Because stem cell research is subject to a greater degree of public interest and scrutiny than most other laboratory and clinical research, the committee believes that each institution should maintain through its ESCRO committee a registry of hES cell lines in use and of investigators working with them and descriptive information on the types of hES cell research in which they are engaged. The purposes of such a registry include facilitating distribution of educational information in light of evolving ethical, legal, or regulatory issues and enabling an institution to respond to public inquiry about the extent of its involvement in hES cell research. The ESCRO committee should also play a central role in educating investigators—including research staff, fellows, and students—on ethical, legal, and policy issues in stem cell research. That might include developing and maintaining a web-based primer, such as those commonly used at research institutions that support human subjects research.
The foregoing concerns give rise to the following recommendations.
To provide local oversight of all issues related to derivation and research use of hES cell lines and to facilitate education of investigators involved in hES cell research, all institutions conducting hES cell research should establish an Embryonic Stem Cell Research Oversight (ESCRO) committee. The committee should include representatives of the public and persons with expertise in developmental biology, stem cell research, molecular biology, assisted reproduction, and ethical and legal issues in hES cell research. The ESCRO committee would not substitute for an Institutional Review Board but rather would provide an additional level of review and scrutiny warranted by the complex issues raised by hES cell research. The committee would also serve to review basic hES cell research using preexisting anonymous cell lines that does not require consideration by an Institutional Review Board.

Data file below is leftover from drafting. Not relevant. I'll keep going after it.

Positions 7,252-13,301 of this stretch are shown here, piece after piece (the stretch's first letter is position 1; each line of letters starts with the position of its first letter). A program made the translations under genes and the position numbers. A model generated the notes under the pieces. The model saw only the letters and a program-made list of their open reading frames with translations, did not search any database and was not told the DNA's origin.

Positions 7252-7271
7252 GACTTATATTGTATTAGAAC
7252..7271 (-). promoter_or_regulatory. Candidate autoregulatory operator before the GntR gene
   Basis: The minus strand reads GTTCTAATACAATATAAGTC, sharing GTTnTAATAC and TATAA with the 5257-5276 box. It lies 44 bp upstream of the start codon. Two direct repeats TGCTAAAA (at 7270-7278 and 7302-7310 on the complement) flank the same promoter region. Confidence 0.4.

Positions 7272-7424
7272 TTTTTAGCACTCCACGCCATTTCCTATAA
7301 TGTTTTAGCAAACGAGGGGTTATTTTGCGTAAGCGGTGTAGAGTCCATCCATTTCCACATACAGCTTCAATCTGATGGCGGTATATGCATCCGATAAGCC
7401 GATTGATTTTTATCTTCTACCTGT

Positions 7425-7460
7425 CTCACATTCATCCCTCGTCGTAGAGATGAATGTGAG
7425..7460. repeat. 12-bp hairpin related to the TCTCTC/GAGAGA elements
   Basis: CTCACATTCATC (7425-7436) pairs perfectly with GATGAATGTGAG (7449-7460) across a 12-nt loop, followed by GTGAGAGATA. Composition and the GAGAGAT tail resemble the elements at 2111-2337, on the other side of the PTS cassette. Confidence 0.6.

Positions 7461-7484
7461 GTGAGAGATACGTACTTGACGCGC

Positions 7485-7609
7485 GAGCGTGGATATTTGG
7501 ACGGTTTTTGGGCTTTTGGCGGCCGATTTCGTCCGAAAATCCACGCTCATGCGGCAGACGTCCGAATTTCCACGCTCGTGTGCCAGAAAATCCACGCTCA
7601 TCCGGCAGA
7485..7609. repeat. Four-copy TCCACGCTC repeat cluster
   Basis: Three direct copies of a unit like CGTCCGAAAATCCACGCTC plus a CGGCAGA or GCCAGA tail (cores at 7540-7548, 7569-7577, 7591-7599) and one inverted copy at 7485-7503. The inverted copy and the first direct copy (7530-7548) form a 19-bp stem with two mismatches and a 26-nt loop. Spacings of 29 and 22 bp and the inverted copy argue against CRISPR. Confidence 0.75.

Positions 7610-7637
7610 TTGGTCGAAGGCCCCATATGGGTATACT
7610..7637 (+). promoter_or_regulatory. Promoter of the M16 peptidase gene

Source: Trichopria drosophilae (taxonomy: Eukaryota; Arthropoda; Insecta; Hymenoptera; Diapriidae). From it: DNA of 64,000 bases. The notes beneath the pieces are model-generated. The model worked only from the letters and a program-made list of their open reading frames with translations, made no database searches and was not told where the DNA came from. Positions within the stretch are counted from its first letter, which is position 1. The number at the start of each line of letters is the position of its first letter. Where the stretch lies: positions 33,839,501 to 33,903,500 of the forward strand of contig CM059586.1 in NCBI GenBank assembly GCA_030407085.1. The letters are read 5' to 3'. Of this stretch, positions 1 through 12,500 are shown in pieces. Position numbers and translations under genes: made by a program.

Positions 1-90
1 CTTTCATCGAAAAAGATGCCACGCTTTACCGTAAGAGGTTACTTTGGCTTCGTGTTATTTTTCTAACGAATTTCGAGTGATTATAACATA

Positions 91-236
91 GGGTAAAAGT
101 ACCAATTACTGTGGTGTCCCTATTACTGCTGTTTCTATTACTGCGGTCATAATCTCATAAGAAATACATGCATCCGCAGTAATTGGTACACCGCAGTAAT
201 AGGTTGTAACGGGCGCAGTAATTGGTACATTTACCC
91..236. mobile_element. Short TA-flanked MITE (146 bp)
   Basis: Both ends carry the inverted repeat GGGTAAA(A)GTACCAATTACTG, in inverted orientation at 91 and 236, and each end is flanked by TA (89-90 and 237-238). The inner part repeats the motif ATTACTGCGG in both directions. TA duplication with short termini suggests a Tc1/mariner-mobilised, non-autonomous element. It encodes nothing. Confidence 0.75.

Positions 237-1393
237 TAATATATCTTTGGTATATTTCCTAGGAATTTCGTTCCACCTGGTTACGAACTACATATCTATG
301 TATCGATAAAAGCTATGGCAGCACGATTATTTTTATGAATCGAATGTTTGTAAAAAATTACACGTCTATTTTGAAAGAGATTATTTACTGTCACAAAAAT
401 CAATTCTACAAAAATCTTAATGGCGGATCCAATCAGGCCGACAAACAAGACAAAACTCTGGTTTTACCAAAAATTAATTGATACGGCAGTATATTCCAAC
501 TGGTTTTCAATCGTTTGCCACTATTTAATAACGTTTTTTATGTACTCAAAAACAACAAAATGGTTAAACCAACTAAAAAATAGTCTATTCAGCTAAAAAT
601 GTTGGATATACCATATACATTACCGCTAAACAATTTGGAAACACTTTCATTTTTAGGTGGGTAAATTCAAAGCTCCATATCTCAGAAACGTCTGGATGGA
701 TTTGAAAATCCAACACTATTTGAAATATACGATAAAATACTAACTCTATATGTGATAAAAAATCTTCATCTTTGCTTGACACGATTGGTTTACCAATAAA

Through its Embryonic Stem Cell Research Oversight (ESCRO) committee, each research institution should ensure that the provenance of hES cells is documented. Documentation should include evidence that the procurement process was approved by an Institutional Review Board to ensure adherence to the basic ethical and legal principles of informed consent and protection of confidentiality.
Embryonic Stem Cell Research Oversight (ESCRO) committees or their equivalents should divide research proposals into three categories in setting limits on research and determining the requisite level of oversight:
(a) Research that is permissible after notification of the research institution’s ESCRO committee and completion of the reviews mandated by current requirements. Purely in vitro hES cell research with pre-existing coded or anonymous hES cell lines in general is permissible provided that notice of the research, documentation of the provenance of the cell lines, and evidence of compliance with any required Institutional Review Board, Institutional Animal Care and Use Committee, Institutional Biosafety Committee, or other mandated reviews is provided to the ESCRO committee or other body designated by the investigator’s institution.
(b) Research that is permissible only after additional review and approval by an ESCRO committee or other equivalent body designated by the investigator’s institution.